www.srbrennengaller • 505.428.0274 Formerly the site of Nedra Matteucci Fine Art 80

patrick shiels Brugge Memory oil on panel 54 x 40

Established in 1981, the SR Brennen Galleries proudly represent some of the finest artists from around the world offering works that range from traditional Impressionism, Post-Impressionism, and Realism to the more Contemporary and provocative.

555 Canyon Road SanTa FE, nM 87501

www.srbrennengaller • 505.428.0274 Formerly the site of Nedra Matteucci Fine Art 81

Karen Bezuidenhout

Dr. Fadhli

“New Mexico Ponies” 24” x 24” acrylic on canvas

“The Thinker” bronze 37”h

Sushe Felix and Tracy Felix Show Opening June 17, 2011

Sushe Felix

“Family Tree” Acrylic on panel 24” x 18”

Tracy Felix

“Southwest Vista” oil on panel 30” x 24”

Adieb Khadoure Fine Arts 613 Canyon Road, Santa Fe, NM 87501 82

directly across the street from our former location

t. 505-820-2666 c. 505-603-0630

Pei Yang

“The Sitting Room” oil on canvas 40” x 48”

Dale Landrum

“The Ghost Ranch Cliffs in October” oil on canvas 20”x 24”

Adieb Khadoure Fine Arts 613 Canyon Road, Santa Fe, NM 87501 directly across the street from our former location

t. 505-820-2666 c. 505-603-0630


Arlie Regier

“Treasure Chariot” Stainless Steel

David Regier

“Equilibrium Cylinders” Stainless Steel

Steven Boone

“Hidden Passage” oil on linen 48” x 36”

Adieb Khadoure Fine Arts 613 Canyon Road, Santa Fe, NM 87501 84

directly across the street from our former location

t. 505-820-2666 c. 505-603-0630

While your art knows no bounds, let Frontier Frames showcase your work with quality custom picture framing.

At the Allegro Center • 2008 St. Michael’s Drive • 505.473.1901 •

Serving Santa Fe Artists, Galleries, and Collectors since 1973


Gigi Mills Kevin Box


600 canyon road santa fe, nm 87501 800.992.6855 505.992.8877

P hyllis K aPP “The stars are shining Bright” 23” x 17” Watercolor on Paper

M arshall N oice

“hillside rollins” 45” x 45” oil on canvas


MAttHew HigginbotHAM “Autumn grove” 30” x 36” oil on Canvas

PAtriCk MAttHews “Autumn splendor” 48” x 60” oil on Canvas


A ndrée H udson

“running Around” 36” x 36” Acrylic on Canvas

b ruCe k ing

“A night of grandmother Moon” 56” x 50” oil on Canvas



“imprinted nature” 20” x 20” acrylic on Steel

MiChael ethriDge “elated Feeling” 36” x 36” oil on Canvas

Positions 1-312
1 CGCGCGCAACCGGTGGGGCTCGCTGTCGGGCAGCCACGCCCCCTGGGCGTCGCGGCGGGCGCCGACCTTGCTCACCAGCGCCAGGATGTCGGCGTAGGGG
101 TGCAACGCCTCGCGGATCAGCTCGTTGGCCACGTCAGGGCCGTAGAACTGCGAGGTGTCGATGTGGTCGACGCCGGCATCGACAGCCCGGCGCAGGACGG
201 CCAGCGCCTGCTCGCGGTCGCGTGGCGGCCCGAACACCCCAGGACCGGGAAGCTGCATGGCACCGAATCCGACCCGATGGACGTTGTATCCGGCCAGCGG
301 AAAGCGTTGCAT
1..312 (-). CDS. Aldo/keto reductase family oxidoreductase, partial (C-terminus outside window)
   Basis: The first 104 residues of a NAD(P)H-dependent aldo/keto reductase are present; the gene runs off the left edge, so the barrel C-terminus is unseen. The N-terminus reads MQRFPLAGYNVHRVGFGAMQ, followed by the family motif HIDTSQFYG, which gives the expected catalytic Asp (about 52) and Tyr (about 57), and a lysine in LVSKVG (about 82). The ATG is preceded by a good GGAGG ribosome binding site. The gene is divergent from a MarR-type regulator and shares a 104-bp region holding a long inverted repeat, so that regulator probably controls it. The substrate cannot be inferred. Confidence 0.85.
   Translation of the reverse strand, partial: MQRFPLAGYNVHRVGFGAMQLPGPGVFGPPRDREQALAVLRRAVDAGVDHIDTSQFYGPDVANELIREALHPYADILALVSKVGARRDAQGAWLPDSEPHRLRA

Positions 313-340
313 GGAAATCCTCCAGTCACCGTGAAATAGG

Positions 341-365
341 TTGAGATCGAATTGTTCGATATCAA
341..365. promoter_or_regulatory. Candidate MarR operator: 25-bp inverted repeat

S uzanne D onazetti C hriS t urri

Maquette Woven Copper Detail

“Protector of Peace and Serenity� Various Sizes Patina on Copper and Steel


LiSA LiNCh Casa de Fiori 40” x 40” oil on canvas

LaKind Fine Ar t • 662 Canyon Road • Santa Fe, NM 87501 • lakindfinear


TRACey LANe Sparrow 20” x 20” mixed media on wood panel

LaKind Fine Ar t • 662 Canyon Road • Santa Fe, NM 87501 505.982.3221 • lakindfinear t.com93

822 CANYON ROAD, SANTA FE, NM 87501 505.989.1700

Carol Gold Jami Tobey

K. Henderson


Joshua Tobey

Peter Krusko

Gallery 822 proudly represents: Joshua Tobey, Carol Swinney, Brent Lawrence, Amy Ringholz, K. Henderson, Carol Gold, Nori McConnaughhay, Robert Taylor, Walker Moore, Sandy Keller, James Moore, Peter Krusko, Robert Rogers, Roxann Moore, Jane Chavez, and Jami Tobey

702 Canyon Road Santa Fe, NM 505.986.1156

Representing established and emerging artists in Santa Fe for over 10 years 95

e t a b b A ny

o h t n A

Beals & Abbate Fine Art

713 Canyon Road, Santa Fe - 505.438.8881

Janine Contemporary

715 Canyon Road, Santa Fe - 505.989.9330

Moss Outdoor

530 South Guadalupe, Santa Fe - 505.989.7300

Walden Fine Art


125 Kit Carson Road, Taos 575.758.4574


The William&Joseph Gallery



paintings, sculpture, glass, encaustics, mixed media

727 Canyon Road Santa Fe t 505.982.9404 98

Featuring DeBusk, Potter, Bowers, Shank, Cole, Minden, Richardson, Landsiedel, Mosedale, Bogdanoff, Morrissey, Lujan, Fasani, Willsea, Marcus, Mickelsen, Rosenfeld, Scott, Jager, Hutchinson, Sanders, Lazarus, Cermanski, Lichtenhan,


Isenhour, Reid, Gott, & Frink 99